A fledgling computer science program that’s putting students from the Salinas Valley on a path to Silicon Valley careers has been honored by the state for its innovation.
Today California’s Committee on Awards for Innovation in Higher Education awarded Hartnell College and Cal State Monterey Bay $5-million for its CSIT-in-3 Program (computer science and information technology). CSUMB is KAZU’s parent institution.
The military is in Wilma Hall-McKenzie’s blood. “I’ve been an Army brat all my life. My dad was in the Army for 30 years, and my husbands were both in the Army,” says Hall-McKenzie.
She first moved to the Central Coast in 1953 when her father was stationed at Fort Ord. Life as a military daughter, and later a military wife has taken her all over the world, but always brought her back here.
So when her mom died in 2000, then her dad in 2009 and her second husband in 2012, there was really no question as to what to do with their ashes.
Dan Morash’s big idea touches on a big problem. Food waste. “Unfortunately there’s an awful lot of it. A typical supermarket throws away about 500 pounds of food a day. So it’s a big problem and the scale is big, and this is a great solution,” says Morash, founder of California Safe Soil.
Riding a cobalt blue bike, 15-year-old Connor Gallart races through a complex of steep 6- and 7-foot tall dirt mounds. He’s always at the Post Office Jumps, a one-acre bicycle park across the street from a post office in Aptos.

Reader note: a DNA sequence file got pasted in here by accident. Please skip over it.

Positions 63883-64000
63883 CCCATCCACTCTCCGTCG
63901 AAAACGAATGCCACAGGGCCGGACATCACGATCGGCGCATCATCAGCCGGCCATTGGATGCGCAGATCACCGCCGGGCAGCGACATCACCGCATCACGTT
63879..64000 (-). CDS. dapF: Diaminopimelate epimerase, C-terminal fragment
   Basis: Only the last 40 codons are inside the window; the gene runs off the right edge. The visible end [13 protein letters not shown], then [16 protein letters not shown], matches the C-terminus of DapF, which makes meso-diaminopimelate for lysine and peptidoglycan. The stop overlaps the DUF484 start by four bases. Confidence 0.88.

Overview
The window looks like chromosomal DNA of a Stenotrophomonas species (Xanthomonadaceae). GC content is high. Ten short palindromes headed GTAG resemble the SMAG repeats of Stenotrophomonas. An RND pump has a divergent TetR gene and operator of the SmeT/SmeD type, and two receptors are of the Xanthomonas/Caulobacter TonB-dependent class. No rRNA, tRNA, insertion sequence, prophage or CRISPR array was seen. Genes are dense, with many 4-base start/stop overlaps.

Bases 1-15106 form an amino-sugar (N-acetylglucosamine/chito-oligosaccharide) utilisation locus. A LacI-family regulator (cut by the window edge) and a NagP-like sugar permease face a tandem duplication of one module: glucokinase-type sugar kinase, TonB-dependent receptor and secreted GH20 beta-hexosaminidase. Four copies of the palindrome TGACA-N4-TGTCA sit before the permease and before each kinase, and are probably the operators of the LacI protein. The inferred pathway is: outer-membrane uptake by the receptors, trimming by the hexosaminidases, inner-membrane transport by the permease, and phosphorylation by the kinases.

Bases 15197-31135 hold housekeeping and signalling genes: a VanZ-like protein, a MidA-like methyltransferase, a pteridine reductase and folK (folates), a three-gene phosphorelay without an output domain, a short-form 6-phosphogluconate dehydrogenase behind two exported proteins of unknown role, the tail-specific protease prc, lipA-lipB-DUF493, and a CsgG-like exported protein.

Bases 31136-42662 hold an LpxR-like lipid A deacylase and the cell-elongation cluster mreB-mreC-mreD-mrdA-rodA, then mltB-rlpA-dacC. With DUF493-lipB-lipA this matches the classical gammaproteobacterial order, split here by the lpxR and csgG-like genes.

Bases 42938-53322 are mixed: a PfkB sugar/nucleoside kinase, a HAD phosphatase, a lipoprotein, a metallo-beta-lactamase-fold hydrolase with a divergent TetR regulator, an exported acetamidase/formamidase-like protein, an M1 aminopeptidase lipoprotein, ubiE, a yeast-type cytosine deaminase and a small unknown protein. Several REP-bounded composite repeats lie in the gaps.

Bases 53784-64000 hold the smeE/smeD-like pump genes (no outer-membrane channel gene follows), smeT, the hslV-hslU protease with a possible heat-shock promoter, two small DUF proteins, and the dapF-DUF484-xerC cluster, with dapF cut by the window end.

Each jump sends Connor soaring two stories high into the air where he spins his handle bars, kicks out his legs and does a backflip. This is freeriding, a creative style of mountain biking that emphasizes tricks and technique. Connor discovered the sport while riding the school bus when he was 9.
About ten miles south of Carmel, Dave Weller and Lisa Ballance sit looking intently out at the ocean. There’s not a cloud in sight.
They’re in a small trailer parked on the edge of a cliff at a National Oceanic and Atmospheric Administration (NOAA) lab. Both hold binoculars up to their eyes amd call out the coordinates of where they spot a gray whale.
Since 1967, this count has happened every other year. While the eastern pacific gray whale is no longer an endangered species, keeping track of its population level is required under the Marine Mammal Protection Act.